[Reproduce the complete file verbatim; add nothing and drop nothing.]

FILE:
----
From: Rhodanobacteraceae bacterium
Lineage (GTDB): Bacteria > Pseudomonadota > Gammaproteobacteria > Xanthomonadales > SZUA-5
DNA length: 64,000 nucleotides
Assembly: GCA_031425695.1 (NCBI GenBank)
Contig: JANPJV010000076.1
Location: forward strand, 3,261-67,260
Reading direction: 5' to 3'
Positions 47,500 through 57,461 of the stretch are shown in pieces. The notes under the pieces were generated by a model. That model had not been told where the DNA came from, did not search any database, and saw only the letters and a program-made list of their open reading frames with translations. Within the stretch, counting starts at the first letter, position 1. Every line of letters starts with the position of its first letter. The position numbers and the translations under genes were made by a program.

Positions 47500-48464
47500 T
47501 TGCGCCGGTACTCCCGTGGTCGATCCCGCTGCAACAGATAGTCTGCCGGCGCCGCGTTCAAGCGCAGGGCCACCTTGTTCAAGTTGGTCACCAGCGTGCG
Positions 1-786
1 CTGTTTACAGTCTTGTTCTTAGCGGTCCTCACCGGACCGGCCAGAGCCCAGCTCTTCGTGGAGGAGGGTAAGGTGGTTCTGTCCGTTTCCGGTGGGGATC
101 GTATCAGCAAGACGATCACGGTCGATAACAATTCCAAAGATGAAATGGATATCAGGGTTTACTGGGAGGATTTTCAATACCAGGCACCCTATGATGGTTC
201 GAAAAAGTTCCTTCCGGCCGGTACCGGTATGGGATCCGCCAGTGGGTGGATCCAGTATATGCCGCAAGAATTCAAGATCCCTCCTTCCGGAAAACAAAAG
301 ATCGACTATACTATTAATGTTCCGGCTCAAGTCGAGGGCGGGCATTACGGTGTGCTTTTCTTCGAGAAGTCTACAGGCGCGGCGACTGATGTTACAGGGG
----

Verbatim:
From: Rhodanobacteraceae bacterium
Lineage (GTDB): Bacteria > Pseudomonadota > Gammaproteobacteria > Xanthomonadales > SZUA-5
DNA length: 64,000 nucleotides
Assembly: GCA_031425695.1 (NCBI GenBank)
Contig: JANPJV010000076.1
Location: forward strand, 3,261-67,260
Reading direction: 5' to 3'
Positions 47,500 through 57,461 of the stretch are shown in pieces. The notes under the pieces were generated by a model. That model had not been told where the DNA came from, did not search any database, and saw only the letters and a program-made list of their open reading frames with translations. Within the stretch, counting starts at the first letter, position 1. Every line of letters starts with the position of its first letter. The position numbers and the translations under genes were made by a program.

Positions 47500-48464
47500 T
47501 TGCGCCGGTACTCCCGTGGTCGATCCCGCTGCAACAGATAGTCTGCCGGCGCCGCGTTCAAGCGCAGGGCCACCTTGTTCAAGTTGGTCACCAGCGTGCG
Positions 1-786
1 CTGTTTACAGTCTTGTTCTTAGCGGTCCTCACCGGACCGGCCAGAGCCCAGCTCTTCGTGGAGGAGGGTAAGGTGGTTCTGTCCGTTTCCGGTGGGGATC
101 GTATCAGCAAGACGATCACGGTCGATAACAATTCCAAAGATGAAATGGATATCAGGGTTTACTGGGAGGATTTTCAATACCAGGCACCCTATGATGGTTC
201 GAAAAAGTTCCTTCCGGCCGGTACCGGTATGGGATCCGCCAGTGGGTGGATCCAGTATATGCCGCAAGAATTCAAGATCCCTCCTTCCGGAAAACAAAAG
301 ATCGACTATACTATTAATGTTCCGGCTCAAGTCGAGGGCGGGCATTACGGTGTGCTTTTCTTCGAGAAGTCTACAGGCGCGGCGACTGATGTTACAGGGG